Elisha Jachetti, Certified Personal Trainer


AcroYoga is a relatively new practice that fuses the strength and power of acrobatics with the poses and movements of yoga. Over time, two different schools have formed that possess the authority to certify other instructors. Both schools were created completely independently from one another and without knowledge of the other’s existence. As a result, each school has its unique approach and ideology, but regardless, they share similar foundational basics.

Click to watch a video of Hagar Tsabar and Elad Sadeh doing AcroYoga! Photography and editing by Aviv Zidkiya


AcroYoga, Inc., which began in California, was founded by Jenny Sauer-Klein and Jason Nemer. According to their website, their practice is grounded in three main elements (1) “Solar Acrobatic Practices that cultivate trust, empowerment, and joy” through inversions with spotting and partner acrobatics, (2) “Lunar Healing Arts Practices that cultivate listening, loving, and letting go” through massage, therapeutic flying, and partner yoga, and (3) “Yogic Practices that cultivate breath awareness, life balance, and coordination,” through postures, breathing exercises, and mantras.  The company offers classes and workshops all over the world, claiming that anyone can get involved regardless of body size or level.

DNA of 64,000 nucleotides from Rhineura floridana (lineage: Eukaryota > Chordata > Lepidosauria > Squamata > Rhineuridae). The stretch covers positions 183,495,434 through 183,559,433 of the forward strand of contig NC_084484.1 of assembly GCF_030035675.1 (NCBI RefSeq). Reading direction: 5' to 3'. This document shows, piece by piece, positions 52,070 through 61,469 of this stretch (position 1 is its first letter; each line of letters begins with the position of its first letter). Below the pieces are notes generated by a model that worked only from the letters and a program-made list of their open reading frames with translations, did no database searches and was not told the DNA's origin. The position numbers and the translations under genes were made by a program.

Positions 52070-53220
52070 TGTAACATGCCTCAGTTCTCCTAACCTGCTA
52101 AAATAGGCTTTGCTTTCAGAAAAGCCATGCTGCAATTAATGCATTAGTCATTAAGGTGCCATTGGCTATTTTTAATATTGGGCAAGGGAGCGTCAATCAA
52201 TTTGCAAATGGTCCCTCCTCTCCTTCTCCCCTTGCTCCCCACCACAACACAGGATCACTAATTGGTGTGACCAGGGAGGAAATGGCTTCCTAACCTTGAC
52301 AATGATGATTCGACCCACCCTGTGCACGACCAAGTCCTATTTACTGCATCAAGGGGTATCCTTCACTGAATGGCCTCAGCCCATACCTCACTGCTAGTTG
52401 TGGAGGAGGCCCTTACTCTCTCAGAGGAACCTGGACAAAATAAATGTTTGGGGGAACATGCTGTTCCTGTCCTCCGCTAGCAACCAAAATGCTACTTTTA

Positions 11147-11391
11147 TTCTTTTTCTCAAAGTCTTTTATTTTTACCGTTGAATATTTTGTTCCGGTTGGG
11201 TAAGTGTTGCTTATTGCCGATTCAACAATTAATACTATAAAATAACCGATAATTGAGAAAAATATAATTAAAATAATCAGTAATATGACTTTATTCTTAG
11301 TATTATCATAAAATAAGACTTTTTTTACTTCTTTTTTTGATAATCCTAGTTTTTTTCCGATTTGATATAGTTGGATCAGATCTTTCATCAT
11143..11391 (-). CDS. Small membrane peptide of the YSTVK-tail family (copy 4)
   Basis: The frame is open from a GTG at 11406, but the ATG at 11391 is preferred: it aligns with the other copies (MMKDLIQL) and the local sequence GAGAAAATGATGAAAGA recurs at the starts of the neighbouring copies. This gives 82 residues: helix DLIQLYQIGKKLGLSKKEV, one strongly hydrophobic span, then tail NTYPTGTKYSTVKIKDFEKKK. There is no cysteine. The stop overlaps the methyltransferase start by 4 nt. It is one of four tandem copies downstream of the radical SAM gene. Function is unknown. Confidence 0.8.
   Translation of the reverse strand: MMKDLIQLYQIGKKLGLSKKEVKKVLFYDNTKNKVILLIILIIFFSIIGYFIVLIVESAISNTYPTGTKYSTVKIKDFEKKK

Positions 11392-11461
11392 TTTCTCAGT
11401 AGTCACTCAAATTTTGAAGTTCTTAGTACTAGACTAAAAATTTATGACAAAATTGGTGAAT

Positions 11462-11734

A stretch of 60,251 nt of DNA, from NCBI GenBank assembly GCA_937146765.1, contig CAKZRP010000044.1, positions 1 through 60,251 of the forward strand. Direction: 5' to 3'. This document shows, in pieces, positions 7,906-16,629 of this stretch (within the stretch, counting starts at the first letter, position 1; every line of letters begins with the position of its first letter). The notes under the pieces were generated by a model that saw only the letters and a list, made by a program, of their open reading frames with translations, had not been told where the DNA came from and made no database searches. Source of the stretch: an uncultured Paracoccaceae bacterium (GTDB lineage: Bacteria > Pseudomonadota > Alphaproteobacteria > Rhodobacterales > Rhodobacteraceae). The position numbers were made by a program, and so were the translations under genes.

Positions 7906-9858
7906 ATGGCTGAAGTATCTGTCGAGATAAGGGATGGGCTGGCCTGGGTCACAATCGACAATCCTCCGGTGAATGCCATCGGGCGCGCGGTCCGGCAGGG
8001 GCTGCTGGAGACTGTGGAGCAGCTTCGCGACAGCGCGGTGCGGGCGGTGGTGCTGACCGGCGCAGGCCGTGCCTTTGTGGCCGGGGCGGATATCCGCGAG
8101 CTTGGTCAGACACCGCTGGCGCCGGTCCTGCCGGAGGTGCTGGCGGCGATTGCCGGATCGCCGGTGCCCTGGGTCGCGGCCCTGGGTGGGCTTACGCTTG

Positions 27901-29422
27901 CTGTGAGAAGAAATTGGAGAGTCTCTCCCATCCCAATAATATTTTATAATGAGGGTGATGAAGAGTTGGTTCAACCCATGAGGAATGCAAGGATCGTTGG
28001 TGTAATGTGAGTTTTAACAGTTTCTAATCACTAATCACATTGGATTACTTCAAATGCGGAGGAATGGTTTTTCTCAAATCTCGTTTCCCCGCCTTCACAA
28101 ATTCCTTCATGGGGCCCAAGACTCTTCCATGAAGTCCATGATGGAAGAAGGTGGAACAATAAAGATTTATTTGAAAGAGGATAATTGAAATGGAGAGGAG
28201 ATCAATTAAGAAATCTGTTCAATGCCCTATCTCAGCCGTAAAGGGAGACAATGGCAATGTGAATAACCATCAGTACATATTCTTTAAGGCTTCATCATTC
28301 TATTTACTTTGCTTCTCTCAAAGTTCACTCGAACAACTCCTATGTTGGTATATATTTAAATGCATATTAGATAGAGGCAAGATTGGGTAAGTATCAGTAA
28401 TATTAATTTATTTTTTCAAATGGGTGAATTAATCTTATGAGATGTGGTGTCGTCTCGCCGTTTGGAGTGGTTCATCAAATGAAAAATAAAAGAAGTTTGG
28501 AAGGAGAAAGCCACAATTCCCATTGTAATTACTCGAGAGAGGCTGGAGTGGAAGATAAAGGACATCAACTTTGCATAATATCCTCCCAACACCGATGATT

AcroYoga Montreal, which began in Canada, was founded by Jessie Goldberg and Eugene Poku. It is the older of the two organizations. The two masterminds met in dance school in 1982 and evolved this new idea over time. In 2003, after collaborating with Daniel Aubin of the Acromaniacs, Goldberg and Poku had the realization that both yoga and acrobatics require the participants to be fully present in the moment, making both practices easy companions.  They then expanded AcroYoga to AcroYoga Fusion, which merged their dance background with their current methods, drawing on break dance, modern, jazz, and ballet.


AcroYoga is truly beautiful to behold, especially the partner yoga poses. It is quite exciting to see how yoga grows and develops over time, influencing other art forms and physical exercise.


Find more information here: http://www.acroyoga.org/ and http://acroyoga.com/about-us